The recent commercial success of solar PV power can be linked to many factors including increased pressure on governments and NGOs to diversify the worldwide energy mix from conventional generation means to renewables; as well as efforts to meet environmental targets. Another factor, and arguably the reason for solar power’s accelerated growth within the renewable energy market, is the long term reliability of the modules and the system as a whole.
The safety of the technology and equipment is embodied by the safety standards put in place by a number of different global and local organizations. Solar panel safety labels, for example, are used and are inherent in maintaining this reliability, forming the primary focus of PV safety priorities. Figure 1 below illustrates the hierarchical structure of the solar PV industry priorities; of which electrical, mechanical and fire safety concerns are fundamental.
The primary focus (safety) spans (in RED)
- all components of the system (modules, inverters, combiners etc.)
- installed systems and new components/systems
Who has the authority for solar PV system safety?
The authority which conducts these safety tests and therefore dictates labeling requirements will differ depending on where you live or where your business operates. Many countries have a National Electro-technical Commission (NEC) that will supply safety information on the proper design, installation, and specification of the solar PV kit in use. For pretty much anywhere else, it will be the International Electro-technical Commission (IEC). Today, the IEC is the world’s leading international organization in its field, and standards are adopted as national standards in 82 member countries, as well as many other affiliate nations (see figure 2).
Within the industry, professional designers, installers, and engineers all agree that there is no absolute consensus on defining what is the ‘right’ way to administer photovoltaic infrastructure labels on a global level; requirements will vary hugely from location to location due to policies and or environmental changes. What can be said for certain about these labels is that they reflect a system of rigorous safety tests (whether IEC or NEC) and they are inclusive of all individual components as well as the combined solar PV system.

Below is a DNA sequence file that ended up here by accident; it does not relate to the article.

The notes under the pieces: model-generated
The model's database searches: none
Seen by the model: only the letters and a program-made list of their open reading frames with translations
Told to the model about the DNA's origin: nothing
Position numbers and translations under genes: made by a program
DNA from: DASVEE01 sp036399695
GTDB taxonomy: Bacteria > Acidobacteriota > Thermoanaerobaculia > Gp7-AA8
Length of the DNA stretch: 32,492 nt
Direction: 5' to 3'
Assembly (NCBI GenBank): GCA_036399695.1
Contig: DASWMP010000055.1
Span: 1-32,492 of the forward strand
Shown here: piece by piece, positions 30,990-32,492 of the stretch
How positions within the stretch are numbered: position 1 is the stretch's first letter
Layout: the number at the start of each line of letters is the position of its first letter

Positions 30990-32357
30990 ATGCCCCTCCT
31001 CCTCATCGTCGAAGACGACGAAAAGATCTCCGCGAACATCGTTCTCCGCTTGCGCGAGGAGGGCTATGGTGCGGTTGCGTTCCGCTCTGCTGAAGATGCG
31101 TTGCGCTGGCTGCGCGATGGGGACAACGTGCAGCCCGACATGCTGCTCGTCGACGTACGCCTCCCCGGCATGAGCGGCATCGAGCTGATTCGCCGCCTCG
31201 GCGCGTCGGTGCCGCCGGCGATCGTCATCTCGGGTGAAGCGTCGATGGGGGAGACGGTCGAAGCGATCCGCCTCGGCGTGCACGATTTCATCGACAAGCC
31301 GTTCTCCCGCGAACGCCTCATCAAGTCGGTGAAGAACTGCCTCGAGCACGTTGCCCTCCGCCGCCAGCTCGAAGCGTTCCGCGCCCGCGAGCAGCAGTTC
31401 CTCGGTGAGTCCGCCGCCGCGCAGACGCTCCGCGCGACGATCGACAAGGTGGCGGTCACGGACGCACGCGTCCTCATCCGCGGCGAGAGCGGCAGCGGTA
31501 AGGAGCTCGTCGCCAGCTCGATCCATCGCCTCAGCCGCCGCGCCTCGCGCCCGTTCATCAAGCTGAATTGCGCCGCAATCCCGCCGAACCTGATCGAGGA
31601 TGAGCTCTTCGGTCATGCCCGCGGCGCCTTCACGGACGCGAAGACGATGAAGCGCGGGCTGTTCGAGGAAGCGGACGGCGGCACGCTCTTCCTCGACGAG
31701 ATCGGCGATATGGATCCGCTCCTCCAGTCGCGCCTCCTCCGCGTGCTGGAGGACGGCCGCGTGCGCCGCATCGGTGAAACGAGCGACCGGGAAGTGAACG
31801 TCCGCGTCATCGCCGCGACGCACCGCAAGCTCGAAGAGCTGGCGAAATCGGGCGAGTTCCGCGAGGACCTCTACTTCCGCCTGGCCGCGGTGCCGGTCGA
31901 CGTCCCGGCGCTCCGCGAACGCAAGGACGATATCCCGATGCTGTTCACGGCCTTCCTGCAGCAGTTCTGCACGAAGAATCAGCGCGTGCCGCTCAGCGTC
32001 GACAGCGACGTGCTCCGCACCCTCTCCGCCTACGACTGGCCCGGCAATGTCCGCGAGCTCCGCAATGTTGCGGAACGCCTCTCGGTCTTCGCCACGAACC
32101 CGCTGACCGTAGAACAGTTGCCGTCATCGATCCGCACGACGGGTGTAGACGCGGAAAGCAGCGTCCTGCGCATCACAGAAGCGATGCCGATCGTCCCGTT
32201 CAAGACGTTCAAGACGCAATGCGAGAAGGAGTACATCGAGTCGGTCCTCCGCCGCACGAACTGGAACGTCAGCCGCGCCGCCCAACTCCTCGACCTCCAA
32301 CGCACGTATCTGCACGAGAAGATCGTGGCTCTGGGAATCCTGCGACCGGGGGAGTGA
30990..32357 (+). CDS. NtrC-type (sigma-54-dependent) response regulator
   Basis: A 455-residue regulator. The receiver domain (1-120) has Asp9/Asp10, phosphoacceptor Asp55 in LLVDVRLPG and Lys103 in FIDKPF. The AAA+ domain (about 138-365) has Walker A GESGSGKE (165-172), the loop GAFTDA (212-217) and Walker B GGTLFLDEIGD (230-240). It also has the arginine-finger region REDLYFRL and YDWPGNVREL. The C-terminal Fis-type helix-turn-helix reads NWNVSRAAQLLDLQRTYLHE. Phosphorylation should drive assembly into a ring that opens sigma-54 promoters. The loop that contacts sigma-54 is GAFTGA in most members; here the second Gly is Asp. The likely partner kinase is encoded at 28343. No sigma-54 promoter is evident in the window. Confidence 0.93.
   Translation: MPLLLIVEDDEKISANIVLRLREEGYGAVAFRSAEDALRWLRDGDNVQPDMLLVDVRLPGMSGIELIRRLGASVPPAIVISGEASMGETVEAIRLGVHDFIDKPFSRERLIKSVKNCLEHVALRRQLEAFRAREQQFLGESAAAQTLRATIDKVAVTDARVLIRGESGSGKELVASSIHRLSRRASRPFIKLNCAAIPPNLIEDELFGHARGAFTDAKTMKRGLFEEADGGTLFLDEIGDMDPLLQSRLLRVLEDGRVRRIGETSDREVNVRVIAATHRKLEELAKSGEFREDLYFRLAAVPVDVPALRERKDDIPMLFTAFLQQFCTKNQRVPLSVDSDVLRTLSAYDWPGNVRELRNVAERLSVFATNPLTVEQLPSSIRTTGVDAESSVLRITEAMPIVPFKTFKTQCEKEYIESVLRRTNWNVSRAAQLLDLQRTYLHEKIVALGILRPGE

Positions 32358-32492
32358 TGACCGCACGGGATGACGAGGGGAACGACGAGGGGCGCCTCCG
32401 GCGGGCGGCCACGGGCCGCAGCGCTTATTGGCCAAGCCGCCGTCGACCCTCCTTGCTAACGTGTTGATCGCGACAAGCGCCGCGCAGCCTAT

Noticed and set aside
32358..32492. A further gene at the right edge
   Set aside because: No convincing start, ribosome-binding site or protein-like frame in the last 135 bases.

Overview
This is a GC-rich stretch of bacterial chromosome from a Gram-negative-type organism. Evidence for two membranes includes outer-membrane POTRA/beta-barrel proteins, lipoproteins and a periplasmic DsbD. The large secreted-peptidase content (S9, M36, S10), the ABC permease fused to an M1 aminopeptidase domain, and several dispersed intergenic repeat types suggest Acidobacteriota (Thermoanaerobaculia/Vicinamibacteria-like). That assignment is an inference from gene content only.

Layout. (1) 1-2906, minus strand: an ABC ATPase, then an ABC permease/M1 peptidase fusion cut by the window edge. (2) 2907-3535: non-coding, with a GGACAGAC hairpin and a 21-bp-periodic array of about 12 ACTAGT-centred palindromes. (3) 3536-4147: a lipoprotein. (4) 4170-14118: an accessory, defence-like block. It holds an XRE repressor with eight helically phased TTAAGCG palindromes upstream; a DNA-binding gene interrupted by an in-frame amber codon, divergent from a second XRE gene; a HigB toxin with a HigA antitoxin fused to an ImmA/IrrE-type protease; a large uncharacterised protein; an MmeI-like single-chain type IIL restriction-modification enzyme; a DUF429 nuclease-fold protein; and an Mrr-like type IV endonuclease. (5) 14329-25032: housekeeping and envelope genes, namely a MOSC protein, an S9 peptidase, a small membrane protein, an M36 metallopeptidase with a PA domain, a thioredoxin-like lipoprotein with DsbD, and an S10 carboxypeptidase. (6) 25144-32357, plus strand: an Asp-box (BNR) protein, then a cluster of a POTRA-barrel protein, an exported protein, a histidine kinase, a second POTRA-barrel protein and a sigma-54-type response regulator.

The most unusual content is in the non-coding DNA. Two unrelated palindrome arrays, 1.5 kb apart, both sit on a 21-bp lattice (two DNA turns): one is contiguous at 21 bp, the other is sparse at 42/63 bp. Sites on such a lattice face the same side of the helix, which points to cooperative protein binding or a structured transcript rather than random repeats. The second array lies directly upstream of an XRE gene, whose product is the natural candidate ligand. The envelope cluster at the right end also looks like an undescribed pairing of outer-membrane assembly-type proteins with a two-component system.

Figures 3a, b & c are examples of safety labels required by the IEC to be placed on different components within the system. Some are purely a hazard sign to notify quickly the present danger (3a), others contain instructions on how to safely go about work (3b) and what to do to make the system safe. As no two PV systems are the exact same once installed it is essential to have customized labels for a specific system, as seen in Figure 3c, to inform workers where components are located.
The Reasons for Safety Labels on a PV System
Labels are designed as essentially a means of highly visible information, available at a quick glance; the information is directed at three main groups:
- Consumers / Civilians
- Professionals – Firefighters / Installers / Electricians
- Solar Electrical Inspectors
The first group, and potentially the most important, is people with little knowledge of electrical systems or dangers of equipment operating at high voltages. Customers and civilians may not necessarily know what components are particularly dangerous and thus labels provided on the PV array or consumer breaker panel will alert them that the electrical components are live and not to be touched before disconnecting DC plugs and isolating the system.
Solar Installers, Firefighters, Electricians
Labeling also gives maintenance workers and electricians information regarding the system so work can be carried out more quickly and safely. The International Fire Code took steps in defining specific requisites for labeling to make them highly visible in emergency situations, allowing fast recognition of all potential hazards by firefighters.
Solar Electrical Inspectors
System verification is an essential process with any electrical system, and the final group ensures the smooth running of your PV system, as, without the proper labeling, you may not pass inspection and therefore have to shut down the system. The IEC dictates hazards be mitigated by tests “prior to energizing the system”, ensuring continuity between all labeling of PV systems.
Make sure to follow your local guidelines (IEC/NEC & IFC) on how to label your kit properly to avoid any problems with passing inspections, and, more importantly, any safety hazards!